Outliers, Army Deserters and Bushwackers Civil War Facts and History

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Disloyalty and cowardice played an important role in the American Civil War. Pro Unionists in Southern states attacked Confederate troops and disrupted the homefront by making raids. The most notable was the raid in Bloody Madison in North Carolina. These raids and other disruptions resulted in Confederate troops being taken away from the front in order to guard the homefront. The Confederate Army (CSA) could not afford to spare any troops from the front. In addition, Bushwackers, army deserters and outliers attacked and raided supplies which also took Confederate troops away from the front.

Bushwackers were guerilla raiders who were often not in uniform. Although a few raids were organized, most raids were not. Most raids were on individual families who favored the opposing side. Bushwacking were most prevalent in Kansas and Missouri. Kansas pro-union bushwackers were called Jayhawkers. Pro-Confederate raiders followed William Quantrill and were called Quantrill raiders. The most famous Missouri pro-Confederate bushwacker was Jesse James. In the Shenadoah Valley of Virginia, Coloniel John Mosby carried out Bushwacking raids on Union troops.

Outliers were those who evaded the draft and lived outside the law and society to keep from getting caught. They included bushwackers, escaped slaves, escaped POWs, and army deserters. Bushwackers were known as Buffaloes on the coast.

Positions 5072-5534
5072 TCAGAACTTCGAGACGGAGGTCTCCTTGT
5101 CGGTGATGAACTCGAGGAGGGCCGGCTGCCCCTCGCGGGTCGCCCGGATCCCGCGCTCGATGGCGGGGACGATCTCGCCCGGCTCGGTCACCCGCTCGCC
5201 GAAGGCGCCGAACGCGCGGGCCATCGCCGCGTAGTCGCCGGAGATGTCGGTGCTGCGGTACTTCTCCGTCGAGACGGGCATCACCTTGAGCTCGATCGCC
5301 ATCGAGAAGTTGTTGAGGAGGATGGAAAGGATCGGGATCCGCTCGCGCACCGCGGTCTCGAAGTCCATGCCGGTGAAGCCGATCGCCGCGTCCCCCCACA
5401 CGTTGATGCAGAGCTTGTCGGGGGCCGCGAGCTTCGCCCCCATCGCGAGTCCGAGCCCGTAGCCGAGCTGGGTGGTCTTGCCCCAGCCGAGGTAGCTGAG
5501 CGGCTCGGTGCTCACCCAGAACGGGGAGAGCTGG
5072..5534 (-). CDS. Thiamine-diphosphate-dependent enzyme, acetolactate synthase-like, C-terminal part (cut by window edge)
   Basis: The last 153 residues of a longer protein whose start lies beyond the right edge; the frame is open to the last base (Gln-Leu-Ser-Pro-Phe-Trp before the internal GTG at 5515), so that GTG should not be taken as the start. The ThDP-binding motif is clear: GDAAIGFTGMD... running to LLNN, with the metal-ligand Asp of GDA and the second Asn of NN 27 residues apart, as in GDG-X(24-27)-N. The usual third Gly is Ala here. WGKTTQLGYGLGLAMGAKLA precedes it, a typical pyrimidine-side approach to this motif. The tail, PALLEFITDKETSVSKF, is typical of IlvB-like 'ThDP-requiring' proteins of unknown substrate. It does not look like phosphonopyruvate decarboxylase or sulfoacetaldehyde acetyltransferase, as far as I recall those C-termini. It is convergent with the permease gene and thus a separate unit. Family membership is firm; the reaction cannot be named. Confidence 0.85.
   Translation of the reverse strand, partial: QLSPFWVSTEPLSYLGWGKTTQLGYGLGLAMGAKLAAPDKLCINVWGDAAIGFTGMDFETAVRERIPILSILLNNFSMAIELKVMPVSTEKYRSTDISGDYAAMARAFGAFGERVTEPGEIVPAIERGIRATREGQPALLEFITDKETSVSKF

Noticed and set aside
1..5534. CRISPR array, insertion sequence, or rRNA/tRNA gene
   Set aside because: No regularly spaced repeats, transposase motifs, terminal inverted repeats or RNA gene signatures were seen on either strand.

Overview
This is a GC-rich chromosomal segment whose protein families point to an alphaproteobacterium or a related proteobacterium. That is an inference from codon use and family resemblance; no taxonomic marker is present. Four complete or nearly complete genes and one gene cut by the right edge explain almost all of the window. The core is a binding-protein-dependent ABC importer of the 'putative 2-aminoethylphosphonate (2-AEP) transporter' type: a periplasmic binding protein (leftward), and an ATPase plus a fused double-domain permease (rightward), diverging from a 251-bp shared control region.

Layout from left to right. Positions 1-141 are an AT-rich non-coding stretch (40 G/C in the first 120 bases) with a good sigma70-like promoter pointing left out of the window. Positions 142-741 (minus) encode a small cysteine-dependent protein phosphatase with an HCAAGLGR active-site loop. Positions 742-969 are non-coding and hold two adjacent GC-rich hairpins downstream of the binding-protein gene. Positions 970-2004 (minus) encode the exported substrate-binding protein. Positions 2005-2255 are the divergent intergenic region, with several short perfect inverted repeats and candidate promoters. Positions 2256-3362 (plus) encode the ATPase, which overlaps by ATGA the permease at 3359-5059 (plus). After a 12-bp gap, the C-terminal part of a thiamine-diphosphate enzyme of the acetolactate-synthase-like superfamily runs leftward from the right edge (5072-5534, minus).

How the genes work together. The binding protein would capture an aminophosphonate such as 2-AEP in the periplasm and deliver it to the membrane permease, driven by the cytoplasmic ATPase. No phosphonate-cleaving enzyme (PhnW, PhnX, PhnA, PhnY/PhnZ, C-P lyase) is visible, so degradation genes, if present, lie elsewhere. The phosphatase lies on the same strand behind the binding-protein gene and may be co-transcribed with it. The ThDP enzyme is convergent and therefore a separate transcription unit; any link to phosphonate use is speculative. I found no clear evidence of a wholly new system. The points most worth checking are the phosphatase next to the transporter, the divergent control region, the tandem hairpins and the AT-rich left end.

Army deserters increased as raids by dissenters had an impact on the fighting men causing excessive anxiety by worrying over the safety and welfare of their wives and families. In addition, men were tired of the high death rates on the battlefield and off (disease). This caused many more to desert in both the North and South armies. Deserters were willing to risk being executed for desertion rather than take the far greater risk of dying in battle.

When opportunities arose to be excused from battles, men did so. For example, General Robert E. Lee told his men that those men who did not have shoes could stay in Virginia when the Confederate army was crossing the Potomac to take the war to the North. The results were men cast off their shoes off. Calvary troops were told that men could go home if their horse broke down. The CSA did not supply the men their horses. The men did. This resulted in many breaking down their horses on purpose so either they could remain on the road going back and forth from home or remained at home.

In the North, many soldiers refused to fight after the emancipation proclamation. They had signed up to fight for the preservation of the Union not to free the slaves.

In the South, the CSA confiscated supplies from civilians leaving a worthless iou. In addition, outliers often raided civilian homes. This created hardships on Southern civilians. For self-preservation, people began hiding food and livestock.

It soon became hard to tell who was the enemy. Many troops deserted because the CSA was as bad as the Yankees. The homeguard was vicious killing anyone they thought might be a deserter, bushwacker or other "enemy of the Confederacy" on the spot. Civilians hid deserters on both sides.